I must respectfully disagree with PitBull on this issue.

I have a 10 gallon Brut. By the time a made the second batch, my cap was pushing up on the cover (I use a cloth). Bigger buckets only leads to bigger batches, split batches, even bigger buckets, general mayhem.

Just keep figgering on biggering and biggering.

Loadnabox
02-09-2012, 11:54 AM
I must respectfully disagree with PitBull on this issue.

I have a 10 gallon Brut. By the time a made the second batch, my cap was pushing up on the cover (I use a cloth). Bigger buckets only leads to bigger batches, split batches, even bigger buckets, general mayhem.

Just keep figgering on biggering and biggering.

Tell me about it, I was doing the math on my plans for my concord pyment

12 pounds per gallon of juice, 68 pounds = a little under 7 gallon of juice

add in water as per the recipe = 14 gallons of diluted juice

Honey to SG 1.135 for finishing at ~1.020 is 4.5 gallons of honey

That's 19.5 gallons of total must. I'm wracking my brain trying to figure out how I'm going to manage all that. It's a LOT! Biggest batch so far and they keep getting bigger!

PitBull
02-09-2012, 03:18 PM
Bigger buckets only leads to bigger batches, split batches, even bigger buckets, general mayhem.

Just keep figgering on biggering and biggering.
Even bigger buckets?

Do you have the 20 gallon version? If you batches get much larger than that... it may well be time for some professional equipment.

mmclean
02-09-2012, 03:45 PM
Even bigger buckets?

Do you have the 20 gallon version? If you batches get much larger than that... it may well be time for some professional equipment.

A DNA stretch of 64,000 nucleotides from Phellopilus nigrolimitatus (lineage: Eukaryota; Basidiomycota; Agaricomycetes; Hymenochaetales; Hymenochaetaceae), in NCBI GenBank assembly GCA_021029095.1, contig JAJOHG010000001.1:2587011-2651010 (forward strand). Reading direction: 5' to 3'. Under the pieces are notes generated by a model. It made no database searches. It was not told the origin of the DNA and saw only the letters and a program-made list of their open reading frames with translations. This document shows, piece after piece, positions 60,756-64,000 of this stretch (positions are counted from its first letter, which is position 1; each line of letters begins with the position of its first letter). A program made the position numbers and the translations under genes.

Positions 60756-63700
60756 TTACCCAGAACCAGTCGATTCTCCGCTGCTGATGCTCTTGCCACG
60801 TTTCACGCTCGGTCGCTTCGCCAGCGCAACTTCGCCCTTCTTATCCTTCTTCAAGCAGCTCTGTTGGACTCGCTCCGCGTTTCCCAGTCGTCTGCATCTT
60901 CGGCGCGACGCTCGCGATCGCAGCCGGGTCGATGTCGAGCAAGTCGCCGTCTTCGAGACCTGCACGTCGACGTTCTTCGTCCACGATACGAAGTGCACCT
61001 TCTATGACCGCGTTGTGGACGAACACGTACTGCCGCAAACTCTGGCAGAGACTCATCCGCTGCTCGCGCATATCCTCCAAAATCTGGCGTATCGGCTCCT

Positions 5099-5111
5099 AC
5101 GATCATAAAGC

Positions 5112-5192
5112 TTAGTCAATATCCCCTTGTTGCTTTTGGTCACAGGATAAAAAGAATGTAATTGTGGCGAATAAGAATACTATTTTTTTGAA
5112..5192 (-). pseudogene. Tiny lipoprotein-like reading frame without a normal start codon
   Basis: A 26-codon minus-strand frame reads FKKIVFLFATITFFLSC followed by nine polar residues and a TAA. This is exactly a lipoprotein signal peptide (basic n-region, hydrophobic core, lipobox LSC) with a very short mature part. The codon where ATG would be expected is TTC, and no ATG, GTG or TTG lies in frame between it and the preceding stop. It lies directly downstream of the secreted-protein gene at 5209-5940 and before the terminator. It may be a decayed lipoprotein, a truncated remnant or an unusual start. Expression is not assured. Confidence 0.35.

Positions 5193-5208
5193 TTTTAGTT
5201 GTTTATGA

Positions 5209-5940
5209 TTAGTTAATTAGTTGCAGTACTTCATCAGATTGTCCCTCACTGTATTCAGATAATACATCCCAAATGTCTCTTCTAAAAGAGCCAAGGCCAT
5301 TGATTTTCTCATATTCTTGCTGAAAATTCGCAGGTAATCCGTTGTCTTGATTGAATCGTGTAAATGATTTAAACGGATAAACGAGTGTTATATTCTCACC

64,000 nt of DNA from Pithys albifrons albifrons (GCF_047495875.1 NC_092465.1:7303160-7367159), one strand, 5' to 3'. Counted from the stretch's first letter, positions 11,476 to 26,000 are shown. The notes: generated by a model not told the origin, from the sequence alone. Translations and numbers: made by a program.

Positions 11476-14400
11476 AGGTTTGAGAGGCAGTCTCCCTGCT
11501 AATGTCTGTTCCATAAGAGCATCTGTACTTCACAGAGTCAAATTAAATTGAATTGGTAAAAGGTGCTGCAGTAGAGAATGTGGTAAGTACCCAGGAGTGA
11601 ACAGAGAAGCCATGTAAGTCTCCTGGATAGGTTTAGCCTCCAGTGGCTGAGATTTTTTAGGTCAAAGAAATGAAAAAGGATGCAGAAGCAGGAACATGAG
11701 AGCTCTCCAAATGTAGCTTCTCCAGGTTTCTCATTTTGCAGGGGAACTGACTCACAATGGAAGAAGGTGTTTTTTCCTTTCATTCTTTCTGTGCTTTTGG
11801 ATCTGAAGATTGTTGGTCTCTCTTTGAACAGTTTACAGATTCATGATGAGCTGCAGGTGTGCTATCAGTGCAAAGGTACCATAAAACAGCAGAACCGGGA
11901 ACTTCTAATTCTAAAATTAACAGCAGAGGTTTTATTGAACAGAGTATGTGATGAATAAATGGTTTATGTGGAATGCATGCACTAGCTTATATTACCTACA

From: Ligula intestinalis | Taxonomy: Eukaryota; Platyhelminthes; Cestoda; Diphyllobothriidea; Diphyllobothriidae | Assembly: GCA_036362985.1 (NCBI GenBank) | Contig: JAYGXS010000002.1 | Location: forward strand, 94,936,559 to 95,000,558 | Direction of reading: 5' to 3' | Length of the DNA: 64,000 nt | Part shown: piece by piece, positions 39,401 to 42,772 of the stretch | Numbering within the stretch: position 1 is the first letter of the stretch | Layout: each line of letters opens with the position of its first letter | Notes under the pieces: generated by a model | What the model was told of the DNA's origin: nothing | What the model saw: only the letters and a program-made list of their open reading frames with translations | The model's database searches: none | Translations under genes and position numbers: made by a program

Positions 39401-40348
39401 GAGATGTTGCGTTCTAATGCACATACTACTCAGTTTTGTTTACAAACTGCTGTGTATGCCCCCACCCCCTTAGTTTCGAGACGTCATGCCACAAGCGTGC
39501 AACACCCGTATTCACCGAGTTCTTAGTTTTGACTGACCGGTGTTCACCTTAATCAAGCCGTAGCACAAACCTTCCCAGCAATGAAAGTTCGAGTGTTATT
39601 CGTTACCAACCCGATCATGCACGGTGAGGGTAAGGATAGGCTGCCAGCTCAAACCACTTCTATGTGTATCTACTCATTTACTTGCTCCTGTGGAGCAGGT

No, not yet. But my 10 gallon isn't going to hold my next big melomel. I'm going to be doing some split batches with different yeast.

veritas
02-10-2012, 02:03 AM
Another option, especially useful for 5 gallon batches or larger, is BRUTE food grade 10-gallon buckets. The lid fits loosely so there is not need for an airlock to vent the bucket. It is infinately easier to remove/replace the lid compared to a primary fermenter with a gasketed lid. The biggest plus is that there is a LOT of freeboard when aerating/mixing the must with a drill mounted stirrer. The chance of an Mead Eruption Accident is greatly reduced.

+1

These buckets have worked great for me so far!

PitBull
02-10-2012, 12:07 PM
The only problem I can see with the larger 20 gallon BRUTE bucket vs. commercial equipment is the weight of the must. Assuming a 16 gallon batch (~15 gallons after racking losses) with 4 gallons of freeboard for mixing:

16 gallons x 8.34 lbs/gallon (@ S.G.=1 .000) x 1.1 (O.G.) = 146.8 lbs + the weight of the 20 gallon bucket.

That would be extremely hard to move. I'm confident that the 20 gallon bucket could hold that weight without a problem, but I'm not so sure that the handles could endure the container being picked up. Of course if you elevated the bucket before mixing the ingredients, then racking would be no problem. Also a pump transfer to the secondary would also work.

Just food for thought.

mmclean
02-10-2012, 09:46 PM
In the Curt Stock video, he has his up on a bench. I don't think you would want to move 150 lbs of mead anyway.